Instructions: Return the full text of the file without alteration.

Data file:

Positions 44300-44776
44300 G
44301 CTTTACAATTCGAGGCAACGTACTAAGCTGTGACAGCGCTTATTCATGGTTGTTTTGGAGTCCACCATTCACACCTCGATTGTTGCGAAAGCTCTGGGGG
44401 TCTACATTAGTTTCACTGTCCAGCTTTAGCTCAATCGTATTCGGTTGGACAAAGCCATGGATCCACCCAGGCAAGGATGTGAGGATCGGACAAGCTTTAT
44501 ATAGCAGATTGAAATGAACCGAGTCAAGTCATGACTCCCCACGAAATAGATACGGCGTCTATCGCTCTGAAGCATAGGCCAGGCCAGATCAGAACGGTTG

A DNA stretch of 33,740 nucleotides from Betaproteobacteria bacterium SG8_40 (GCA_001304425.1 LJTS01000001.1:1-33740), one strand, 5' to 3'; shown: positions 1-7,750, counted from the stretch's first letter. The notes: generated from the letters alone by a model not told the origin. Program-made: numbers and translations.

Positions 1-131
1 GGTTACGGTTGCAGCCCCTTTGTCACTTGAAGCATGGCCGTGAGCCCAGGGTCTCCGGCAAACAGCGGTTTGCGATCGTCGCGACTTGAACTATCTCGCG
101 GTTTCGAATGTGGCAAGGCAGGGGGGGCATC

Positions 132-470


Positions 44300-44776
44300 G
44301 CTTTACAATTCGAGGCAACGTACTAAGCTGTGACAGCGCTTATTCATGGTTGTTTTGGAGTCCACCATTCACACCTCGATTGTTGCGAAAGCTCTGGGGG
44401 TCTACATTAGTTTCACTGTCCAGCTTTAGCTCAATCGTATTCGGTTGGACAAAGCCATGGATCCACCCAGGCAAGGATGTGAGGATCGGACAAGCTTTAT
44501 ATAGCAGATTGAAATGAACCGAGTCAAGTCATGACTCCCCACGAAATAGATACGGCGTCTATCGCTCTGAAGCATAGGCCAGGCCAGATCAGAACGGTTG

A DNA stretch of 33,740 nucleotides from Betaproteobacteria bacterium SG8_40 (GCA_001304425.1 LJTS01000001.1:1-33740), one strand, 5' to 3'; shown: positions 1-7,750, counted from the stretch's first letter. The notes: generated from the letters alone by a model not told the origin. Program-made: numbers and translations.

Positions 1-131
1 GGTTACGGTTGCAGCCCCTTTGTCACTTGAAGCATGGCCGTGAGCCCAGGGTCTCCGGCAAACAGCGGTTTGCGATCGTCGCGACTTGAACTATCTCGCG
101 GTTTCGAATGTGGCAAGGCAGGGGGGGCATC

Positions 132-470